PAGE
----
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“What is holding back the PAP is within its own mind” say and in a new book

The two academics new book is entitled 'PAP vs PAP: The Party's struggle to adapt to a changing Singapore'

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Singapore—Academics  and , who are based in Hong Kong, published a book entitled vs PAP: The Party’s struggle to adapt to a changing Singapore earlier this week.

According to Professor Low, the first print is almost sold out, but those who wish to order may still do so at books.academia.sg.

It’s out! And thanks to some free publicity from a couple of unexpected sources the last few days, our first print run is almost all sold out. You can order the few remaining copies at books.academia.sg.

Posted by Donald Low on Wednesday, October 21, 2020

PAP vs PAP is an anthology of commentaries regarding local politics from the past years, as well as new articles from this year.

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Two professors note in the preface to the book that more Singaporeans are “willing to join the opposition cause, doubtful about the PAP’s policies, frustrated by its politics, and inspired by the quality of leadership demonstrated by some of its opponents.” They deem this to be “healthy” for Singapore, as it “needs to reduce dramatically its dependence on the PAP.”

But the authors’ goal in writing the book is not to find fault with the ruling party, but instead to “focus on how the PAP can respond positively to the challenges ahead, reskilling itself to remain relevant to the country.”

In an interview with Dhany Osman of Yahoo Singapore, Professor George further explained the book’s purpose, “What is holding back the PAP is within its own mind. It has choices to make to decide whether PAP continues to lead the country or degenerate into mediocrity and become just another party. The choice is within the PAP.”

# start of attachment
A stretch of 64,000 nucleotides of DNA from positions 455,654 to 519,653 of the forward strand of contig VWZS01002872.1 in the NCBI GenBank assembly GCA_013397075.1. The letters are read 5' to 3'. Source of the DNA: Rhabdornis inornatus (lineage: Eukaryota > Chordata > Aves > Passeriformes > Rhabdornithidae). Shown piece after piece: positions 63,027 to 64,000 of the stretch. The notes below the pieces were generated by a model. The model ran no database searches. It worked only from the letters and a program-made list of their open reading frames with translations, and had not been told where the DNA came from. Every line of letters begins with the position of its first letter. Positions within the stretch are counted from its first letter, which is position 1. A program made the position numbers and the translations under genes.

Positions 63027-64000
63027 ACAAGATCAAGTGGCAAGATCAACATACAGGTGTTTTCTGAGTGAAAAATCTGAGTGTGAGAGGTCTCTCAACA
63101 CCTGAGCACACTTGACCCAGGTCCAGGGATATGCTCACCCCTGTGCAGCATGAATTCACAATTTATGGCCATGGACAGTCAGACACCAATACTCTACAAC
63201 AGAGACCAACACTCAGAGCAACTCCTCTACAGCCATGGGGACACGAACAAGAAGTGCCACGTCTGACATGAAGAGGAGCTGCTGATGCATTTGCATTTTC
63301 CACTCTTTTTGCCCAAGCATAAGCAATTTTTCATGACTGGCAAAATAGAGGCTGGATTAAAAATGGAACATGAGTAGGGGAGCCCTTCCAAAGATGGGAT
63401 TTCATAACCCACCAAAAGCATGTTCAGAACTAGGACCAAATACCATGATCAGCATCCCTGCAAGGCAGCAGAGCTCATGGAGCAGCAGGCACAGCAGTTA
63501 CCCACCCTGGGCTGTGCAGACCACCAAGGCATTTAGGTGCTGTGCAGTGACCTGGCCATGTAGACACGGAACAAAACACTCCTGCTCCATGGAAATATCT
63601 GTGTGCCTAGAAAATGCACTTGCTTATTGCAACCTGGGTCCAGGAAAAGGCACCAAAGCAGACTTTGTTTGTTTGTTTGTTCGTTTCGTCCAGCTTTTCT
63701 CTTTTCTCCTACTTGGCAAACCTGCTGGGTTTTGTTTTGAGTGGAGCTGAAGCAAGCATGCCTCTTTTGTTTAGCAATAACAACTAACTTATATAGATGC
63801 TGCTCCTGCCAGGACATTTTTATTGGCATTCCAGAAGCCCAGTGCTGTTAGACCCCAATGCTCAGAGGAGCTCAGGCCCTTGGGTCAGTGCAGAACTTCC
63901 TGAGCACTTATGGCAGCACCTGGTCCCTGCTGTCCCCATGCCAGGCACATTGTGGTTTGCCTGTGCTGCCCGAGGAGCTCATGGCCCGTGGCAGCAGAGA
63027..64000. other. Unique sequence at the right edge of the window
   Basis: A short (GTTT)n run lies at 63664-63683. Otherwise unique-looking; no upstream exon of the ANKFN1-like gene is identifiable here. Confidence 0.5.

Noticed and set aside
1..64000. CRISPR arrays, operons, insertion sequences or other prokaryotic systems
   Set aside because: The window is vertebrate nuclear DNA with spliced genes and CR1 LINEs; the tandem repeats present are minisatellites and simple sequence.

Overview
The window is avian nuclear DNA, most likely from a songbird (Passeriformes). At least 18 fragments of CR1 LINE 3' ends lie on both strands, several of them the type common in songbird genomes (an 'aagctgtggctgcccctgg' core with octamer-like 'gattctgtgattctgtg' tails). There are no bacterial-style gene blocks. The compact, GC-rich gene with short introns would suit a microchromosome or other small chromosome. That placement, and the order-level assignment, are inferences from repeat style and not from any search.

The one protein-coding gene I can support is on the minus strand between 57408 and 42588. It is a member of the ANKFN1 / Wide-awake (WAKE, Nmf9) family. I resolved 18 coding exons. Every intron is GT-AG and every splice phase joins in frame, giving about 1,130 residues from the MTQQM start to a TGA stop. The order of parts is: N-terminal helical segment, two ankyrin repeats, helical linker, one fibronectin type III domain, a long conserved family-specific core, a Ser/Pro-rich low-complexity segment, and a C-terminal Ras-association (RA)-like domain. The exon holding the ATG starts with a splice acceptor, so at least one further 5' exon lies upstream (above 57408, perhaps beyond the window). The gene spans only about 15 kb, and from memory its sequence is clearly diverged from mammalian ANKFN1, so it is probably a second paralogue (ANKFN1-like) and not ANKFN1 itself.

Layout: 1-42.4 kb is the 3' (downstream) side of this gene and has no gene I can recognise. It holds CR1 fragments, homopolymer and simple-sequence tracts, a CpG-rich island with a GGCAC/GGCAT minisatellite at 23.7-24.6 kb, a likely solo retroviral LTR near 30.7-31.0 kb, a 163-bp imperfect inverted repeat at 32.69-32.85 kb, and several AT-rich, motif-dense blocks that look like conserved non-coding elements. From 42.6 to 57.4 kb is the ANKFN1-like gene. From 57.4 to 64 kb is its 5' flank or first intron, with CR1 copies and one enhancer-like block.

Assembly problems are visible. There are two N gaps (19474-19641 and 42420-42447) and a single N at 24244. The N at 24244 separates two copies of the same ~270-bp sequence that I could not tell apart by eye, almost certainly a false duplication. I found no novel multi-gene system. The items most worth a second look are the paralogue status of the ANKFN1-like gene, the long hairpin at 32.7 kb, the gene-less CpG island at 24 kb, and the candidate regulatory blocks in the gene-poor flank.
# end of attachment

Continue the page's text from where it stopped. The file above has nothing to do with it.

Professor Low added, “We tried to highlight the choices between the two impulses within the ruling party. The first is capacity for adaptation. The fact is that it is an elite, expert-led government with a strong core of technocratic expertise…or adaptive capacity.”

However, he pointed out that the ruling party “also has very strong authoritarian…even majoritarian tendencies.”

What the two academics believe is “in the PAP’s long-term interest is for its adaptive capacity to come to the fore, to take charge, rather than succumb to the easy temptation, the lure of hardboiled authoritarian methods. Because in the long run that is what is going to cause polarization and division in Singapore,” added Professor Low.

The authors admit that they know the book “on its own will not change hearts and minds within the PAP leadership.”

But they expressed the hope that it will “spark conversations and spur action among Singaporeans who recognise the value of pressing for a fairer, more open and inclusive political system. Political parties will respond only to ideas that are publicly and persistently championed. An engaged citizenry will be the decisive factor determining the outcome of the battle for the soul of the PAP.”

The preface of the book can be read here.

Professor George, who teaches and researches on media studies at Hong Kong Baptist University (HKBU), is a former journalist with The Straits Times. His three books of essays on politics in Singapore are Singapore: The Air-conditioned Nation Essays on the politics of comfort and control (2000), Singapore, Incomplete: Reflections on a First World nation’s arrested political development (2017), and Air-Conditioned Nation Revisited: Essays on Singapore Politics (2020).

Professor Low is a Senior Lecturer and Professor of Practice at the Institute of Public Policy of the Hong Kong University of Science & Technology as well as the Director of Leadership and Public Policy Executive Education. He formerly served as Associate Dean for Executive Education and Research at the Lee Kuan Yew School of Public Policy, National University of Singapore. He authored a book in 2014, entitled Hard Choices: Challenging the Singapore Consensus. —/TISG

Read also: PAP needs to muster moral courage to push for change, say Cherian George & Donald Low

PAP needs to muster moral courage to push for change, say Cherian George & Donald Low

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